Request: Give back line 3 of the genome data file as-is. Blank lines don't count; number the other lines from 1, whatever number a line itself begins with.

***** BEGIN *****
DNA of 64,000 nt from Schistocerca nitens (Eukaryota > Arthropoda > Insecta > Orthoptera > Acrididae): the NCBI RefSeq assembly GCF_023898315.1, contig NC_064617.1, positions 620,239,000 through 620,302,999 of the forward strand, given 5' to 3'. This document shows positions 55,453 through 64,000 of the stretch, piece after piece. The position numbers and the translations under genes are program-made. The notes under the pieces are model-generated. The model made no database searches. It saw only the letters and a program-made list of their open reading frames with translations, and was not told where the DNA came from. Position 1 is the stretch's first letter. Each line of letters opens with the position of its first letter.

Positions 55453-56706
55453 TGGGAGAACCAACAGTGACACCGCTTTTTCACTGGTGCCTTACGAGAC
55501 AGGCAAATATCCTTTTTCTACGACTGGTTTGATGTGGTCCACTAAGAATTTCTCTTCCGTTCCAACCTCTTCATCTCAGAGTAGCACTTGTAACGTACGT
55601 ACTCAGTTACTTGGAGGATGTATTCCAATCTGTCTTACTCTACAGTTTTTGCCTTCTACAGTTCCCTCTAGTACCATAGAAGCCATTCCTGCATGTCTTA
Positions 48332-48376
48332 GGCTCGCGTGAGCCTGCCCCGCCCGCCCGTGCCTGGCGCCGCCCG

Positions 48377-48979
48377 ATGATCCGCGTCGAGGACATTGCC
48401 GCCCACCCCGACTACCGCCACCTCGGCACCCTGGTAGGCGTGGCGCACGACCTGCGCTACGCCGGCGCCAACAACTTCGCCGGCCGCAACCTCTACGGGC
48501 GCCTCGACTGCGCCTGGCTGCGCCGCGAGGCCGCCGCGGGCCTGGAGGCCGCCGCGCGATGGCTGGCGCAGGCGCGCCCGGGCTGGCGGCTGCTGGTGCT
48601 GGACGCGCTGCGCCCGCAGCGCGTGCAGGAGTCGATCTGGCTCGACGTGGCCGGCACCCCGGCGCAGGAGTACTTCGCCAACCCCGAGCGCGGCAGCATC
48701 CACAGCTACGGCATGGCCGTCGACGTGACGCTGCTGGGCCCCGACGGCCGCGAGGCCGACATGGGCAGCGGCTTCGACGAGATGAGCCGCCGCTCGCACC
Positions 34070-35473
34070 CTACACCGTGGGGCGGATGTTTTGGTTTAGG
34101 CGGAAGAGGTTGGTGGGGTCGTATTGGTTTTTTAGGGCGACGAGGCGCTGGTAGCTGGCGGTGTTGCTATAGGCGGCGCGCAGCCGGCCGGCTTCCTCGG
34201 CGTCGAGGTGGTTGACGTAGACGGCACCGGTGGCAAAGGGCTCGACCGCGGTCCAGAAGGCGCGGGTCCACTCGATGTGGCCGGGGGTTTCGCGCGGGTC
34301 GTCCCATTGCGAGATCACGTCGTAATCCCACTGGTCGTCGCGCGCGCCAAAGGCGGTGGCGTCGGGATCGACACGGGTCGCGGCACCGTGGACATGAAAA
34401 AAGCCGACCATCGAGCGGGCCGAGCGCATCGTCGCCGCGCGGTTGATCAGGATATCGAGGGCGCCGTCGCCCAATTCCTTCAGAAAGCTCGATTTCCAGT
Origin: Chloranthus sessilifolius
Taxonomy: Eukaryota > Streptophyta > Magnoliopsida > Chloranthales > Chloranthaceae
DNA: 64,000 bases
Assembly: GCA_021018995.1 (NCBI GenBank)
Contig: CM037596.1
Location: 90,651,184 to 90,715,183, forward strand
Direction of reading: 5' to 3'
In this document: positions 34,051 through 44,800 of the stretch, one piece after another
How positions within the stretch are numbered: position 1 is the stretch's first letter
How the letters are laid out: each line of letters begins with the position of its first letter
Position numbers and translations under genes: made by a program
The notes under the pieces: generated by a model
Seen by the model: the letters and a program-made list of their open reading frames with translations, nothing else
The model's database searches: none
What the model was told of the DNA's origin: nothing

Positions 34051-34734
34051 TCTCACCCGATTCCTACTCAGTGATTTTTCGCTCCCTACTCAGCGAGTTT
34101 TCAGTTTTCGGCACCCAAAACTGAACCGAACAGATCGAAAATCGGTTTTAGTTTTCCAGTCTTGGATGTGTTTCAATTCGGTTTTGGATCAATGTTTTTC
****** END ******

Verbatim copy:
55453 TGGGAGAACCAACAGTGACACCGCTTTTTCACTGGTGCCTTACGAGAC